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MBPD: Crime In Manhattan Beach Is Down

Oct 16, 2023 05:31PM ● By Jeanne Fratello

Photo via MBPD

Crime in Manhattan Beach is...down? Although you might not hear that from reading local social media posts, it's down in every category, according to a report from the Manhattan Beach Police Department.

The crime report, given at the October 3 City Council meeting, might have been bigger news had it not been overtaken by the tragic death of Officer Chad Swanson on October 4. 

According to the report by MBPD Chief Rachel Johnson, crimes against persons (from Jan. 1 through August) in 2023 have gone down 43.6% compared to the same time span in 2022. When comparing 2023 to the past five-year average (from Jan. 1 through August), crimes against persons have gone down 16.7%.

Similarly, crimes against property have gone down 43.9% when comparing year-to-date (through August) numbers for 2022 and 2023. When comparing 2023 year-to-date to the past five-year average, crimes against property have gone down 6.4%.

"While these numbers look really really good - while I’m proud of the work our community has done, and proud of the work our police officers have done - we need to look at this and pat ourselves on the back, and remain focused on continuing to drive down crime in our community," said Johnson. "I encourage everyone to take these numbers for what they are, but also remember that crime is cyclical and this is an ongoing thing where there is no 'finish line.'"

There have been significant year-over-year decreases across the "Crimes Against Persons" category, with rape down 80%, robbery down 8%, simple assault down 55%, and aggravated assault down 30%.

In the "Crimes Against Property" category, burglary is down 52%, larceny is down 38%, and vehicle theft is down 68%. Last year, said Johnson, half of the vehicle thefts involved situations where the keys had been left in the car. This year, only 1/4 of the thefts involved leaving keys in the car - an important improvement in car owners' watchfulness.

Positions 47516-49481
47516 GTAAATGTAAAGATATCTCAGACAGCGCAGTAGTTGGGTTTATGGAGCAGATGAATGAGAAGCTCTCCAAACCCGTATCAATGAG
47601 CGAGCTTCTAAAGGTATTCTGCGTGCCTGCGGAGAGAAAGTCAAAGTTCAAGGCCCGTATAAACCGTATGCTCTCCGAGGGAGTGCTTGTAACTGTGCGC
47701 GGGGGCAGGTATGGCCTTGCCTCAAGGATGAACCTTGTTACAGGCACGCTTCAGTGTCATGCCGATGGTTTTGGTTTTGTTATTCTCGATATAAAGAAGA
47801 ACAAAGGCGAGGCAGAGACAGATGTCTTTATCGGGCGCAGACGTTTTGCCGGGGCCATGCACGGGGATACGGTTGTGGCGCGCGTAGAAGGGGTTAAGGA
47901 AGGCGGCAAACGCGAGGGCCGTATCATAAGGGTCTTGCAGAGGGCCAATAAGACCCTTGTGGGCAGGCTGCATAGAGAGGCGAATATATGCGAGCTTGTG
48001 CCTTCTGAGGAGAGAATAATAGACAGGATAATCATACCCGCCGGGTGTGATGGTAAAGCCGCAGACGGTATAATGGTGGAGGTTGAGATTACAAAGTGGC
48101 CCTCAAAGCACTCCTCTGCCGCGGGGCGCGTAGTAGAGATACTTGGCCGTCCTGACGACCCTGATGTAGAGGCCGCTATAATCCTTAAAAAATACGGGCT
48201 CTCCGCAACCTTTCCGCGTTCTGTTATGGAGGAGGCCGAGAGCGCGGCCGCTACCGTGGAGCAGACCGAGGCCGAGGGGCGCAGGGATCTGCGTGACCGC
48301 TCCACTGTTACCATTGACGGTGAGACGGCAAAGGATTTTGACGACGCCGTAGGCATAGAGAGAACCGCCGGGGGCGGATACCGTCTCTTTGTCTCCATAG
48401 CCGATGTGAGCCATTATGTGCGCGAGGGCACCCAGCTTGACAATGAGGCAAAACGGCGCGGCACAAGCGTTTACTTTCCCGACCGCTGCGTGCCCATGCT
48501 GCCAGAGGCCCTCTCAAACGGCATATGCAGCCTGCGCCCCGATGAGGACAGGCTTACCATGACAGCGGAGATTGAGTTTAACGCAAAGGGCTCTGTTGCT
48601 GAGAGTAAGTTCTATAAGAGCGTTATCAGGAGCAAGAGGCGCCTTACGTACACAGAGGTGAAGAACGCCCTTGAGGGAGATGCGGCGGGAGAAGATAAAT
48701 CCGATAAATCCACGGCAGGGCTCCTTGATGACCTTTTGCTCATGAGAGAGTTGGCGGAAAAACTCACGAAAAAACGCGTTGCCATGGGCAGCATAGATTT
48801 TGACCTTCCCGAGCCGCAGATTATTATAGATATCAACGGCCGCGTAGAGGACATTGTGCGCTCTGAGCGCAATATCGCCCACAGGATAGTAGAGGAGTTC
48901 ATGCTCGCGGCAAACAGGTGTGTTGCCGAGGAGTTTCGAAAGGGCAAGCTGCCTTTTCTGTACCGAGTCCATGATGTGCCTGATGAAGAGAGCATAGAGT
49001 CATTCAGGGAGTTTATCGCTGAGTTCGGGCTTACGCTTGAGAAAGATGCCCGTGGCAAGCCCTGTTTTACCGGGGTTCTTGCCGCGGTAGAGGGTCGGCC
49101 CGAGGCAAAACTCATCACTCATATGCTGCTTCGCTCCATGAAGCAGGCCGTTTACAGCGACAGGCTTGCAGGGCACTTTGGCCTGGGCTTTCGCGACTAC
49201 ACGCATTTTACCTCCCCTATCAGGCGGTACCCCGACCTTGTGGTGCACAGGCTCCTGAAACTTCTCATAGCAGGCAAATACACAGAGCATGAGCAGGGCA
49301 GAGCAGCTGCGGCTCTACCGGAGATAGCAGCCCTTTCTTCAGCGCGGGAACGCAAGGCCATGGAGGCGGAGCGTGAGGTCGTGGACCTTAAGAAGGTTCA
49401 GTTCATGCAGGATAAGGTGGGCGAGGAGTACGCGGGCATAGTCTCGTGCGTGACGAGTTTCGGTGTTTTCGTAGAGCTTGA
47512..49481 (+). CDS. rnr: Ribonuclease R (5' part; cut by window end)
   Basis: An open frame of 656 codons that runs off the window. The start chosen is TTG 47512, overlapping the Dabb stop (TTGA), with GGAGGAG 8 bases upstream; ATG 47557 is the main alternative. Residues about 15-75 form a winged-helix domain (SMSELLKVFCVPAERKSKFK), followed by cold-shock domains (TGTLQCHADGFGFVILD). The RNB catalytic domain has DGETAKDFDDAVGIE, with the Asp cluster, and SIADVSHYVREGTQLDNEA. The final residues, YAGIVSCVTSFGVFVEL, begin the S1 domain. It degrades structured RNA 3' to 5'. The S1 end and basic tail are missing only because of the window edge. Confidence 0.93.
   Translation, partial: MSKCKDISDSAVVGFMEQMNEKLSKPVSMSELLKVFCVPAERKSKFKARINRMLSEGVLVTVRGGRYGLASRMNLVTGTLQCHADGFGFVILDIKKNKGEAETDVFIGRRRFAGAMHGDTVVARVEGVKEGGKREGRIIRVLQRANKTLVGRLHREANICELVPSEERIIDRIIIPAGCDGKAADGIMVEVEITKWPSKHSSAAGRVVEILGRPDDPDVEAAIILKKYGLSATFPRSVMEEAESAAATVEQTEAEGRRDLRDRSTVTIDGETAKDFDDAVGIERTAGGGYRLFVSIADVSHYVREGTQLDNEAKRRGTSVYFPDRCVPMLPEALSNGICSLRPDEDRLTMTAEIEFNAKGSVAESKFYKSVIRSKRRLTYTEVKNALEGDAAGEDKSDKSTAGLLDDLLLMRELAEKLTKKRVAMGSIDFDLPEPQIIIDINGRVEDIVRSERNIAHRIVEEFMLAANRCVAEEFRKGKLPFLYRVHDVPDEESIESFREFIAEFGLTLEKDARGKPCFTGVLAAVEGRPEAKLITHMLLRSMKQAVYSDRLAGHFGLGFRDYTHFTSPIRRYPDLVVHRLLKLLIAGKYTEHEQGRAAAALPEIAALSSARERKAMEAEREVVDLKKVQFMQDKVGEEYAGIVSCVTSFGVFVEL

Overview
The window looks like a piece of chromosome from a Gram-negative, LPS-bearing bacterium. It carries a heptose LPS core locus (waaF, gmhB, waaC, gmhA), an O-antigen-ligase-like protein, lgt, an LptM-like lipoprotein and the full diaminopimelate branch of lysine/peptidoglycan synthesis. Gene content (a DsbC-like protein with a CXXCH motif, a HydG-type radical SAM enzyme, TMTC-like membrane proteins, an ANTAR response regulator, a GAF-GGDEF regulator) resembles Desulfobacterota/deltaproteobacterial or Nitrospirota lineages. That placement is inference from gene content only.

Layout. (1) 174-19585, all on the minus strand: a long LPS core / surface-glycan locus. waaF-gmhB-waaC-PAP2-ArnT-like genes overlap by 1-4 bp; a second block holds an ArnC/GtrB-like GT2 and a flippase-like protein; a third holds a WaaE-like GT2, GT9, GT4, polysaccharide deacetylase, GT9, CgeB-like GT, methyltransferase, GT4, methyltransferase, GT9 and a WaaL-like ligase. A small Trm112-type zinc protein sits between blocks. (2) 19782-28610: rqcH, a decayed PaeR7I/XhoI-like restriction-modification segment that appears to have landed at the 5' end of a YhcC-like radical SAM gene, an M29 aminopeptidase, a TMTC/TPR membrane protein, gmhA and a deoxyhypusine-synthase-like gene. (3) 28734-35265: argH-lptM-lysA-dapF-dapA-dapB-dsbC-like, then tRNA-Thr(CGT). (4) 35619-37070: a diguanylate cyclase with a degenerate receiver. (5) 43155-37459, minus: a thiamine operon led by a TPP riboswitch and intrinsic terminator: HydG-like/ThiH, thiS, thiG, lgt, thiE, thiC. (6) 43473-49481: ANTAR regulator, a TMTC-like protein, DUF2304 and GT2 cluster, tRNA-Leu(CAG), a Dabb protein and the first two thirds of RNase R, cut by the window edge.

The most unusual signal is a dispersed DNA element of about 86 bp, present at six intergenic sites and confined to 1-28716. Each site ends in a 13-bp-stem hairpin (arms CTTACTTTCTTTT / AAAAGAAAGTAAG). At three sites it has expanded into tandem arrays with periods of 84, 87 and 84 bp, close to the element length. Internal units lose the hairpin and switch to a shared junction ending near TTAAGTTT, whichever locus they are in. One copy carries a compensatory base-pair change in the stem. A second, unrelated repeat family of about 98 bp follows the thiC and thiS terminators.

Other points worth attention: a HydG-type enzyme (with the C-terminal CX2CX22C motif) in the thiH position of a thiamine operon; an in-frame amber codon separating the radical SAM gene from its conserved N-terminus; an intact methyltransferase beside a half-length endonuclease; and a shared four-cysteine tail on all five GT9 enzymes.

For the year to date, there have been 24,482 calls for service. Of those calls, 10,719 were dispatched calls (calls coming in from the community) and 13,763 were officer-initiated calls (calls from officers on traffic stops, foot beats, or engaging in the community).

"When officers are not on calls, they’re not all at Dunkin'," said Johnson. "They’re out making proactive stops to address community concerns. This is a number I’m very proud of. It’s a great day when our activity outpaces our calls for service."


"Zero Bail" or Pre-Arraignment Release Protocols


Under L.A. County's "Pre-Arraignment Release Protocols," commonly referred to as "zero bail," which went into effect at the beginning of the month, officers generally have three choices when making an arrest for most misdemeanors and some felonies. The first two options are to cite and release or to book and release suspects. A third option is that some offenses (including abuse of elderly, abuse of children, or anything involving firearms) are either automatically sent for review by a judge (or in other cases, police can request a review).

Serious and violent crimes are not affected by the new policy and still require bail. 

Johnson said that the police have been watching the situation closely but it is too early to determine the policy's impact.

"Our mission remains unchanged - we arrest people, we take them to jail. We submit good cases to the D.A. for review and filing," said Johnson. "No matter what the winds of other parts of criminal justice system bring us, we remain steadfast in doing what we do."

Johnson concluded by reminding community members to call the non-emergency police number - (310) 545-4566 - anytime they see something suspicious. "I talk to community members all the time and they say, 'I don’t want to bother you' - Well, we are in the 'bother' business," she said.

A community town hall hosted by the police department is scheduled for November 16 (Time TBA) at the Joslyn Center.



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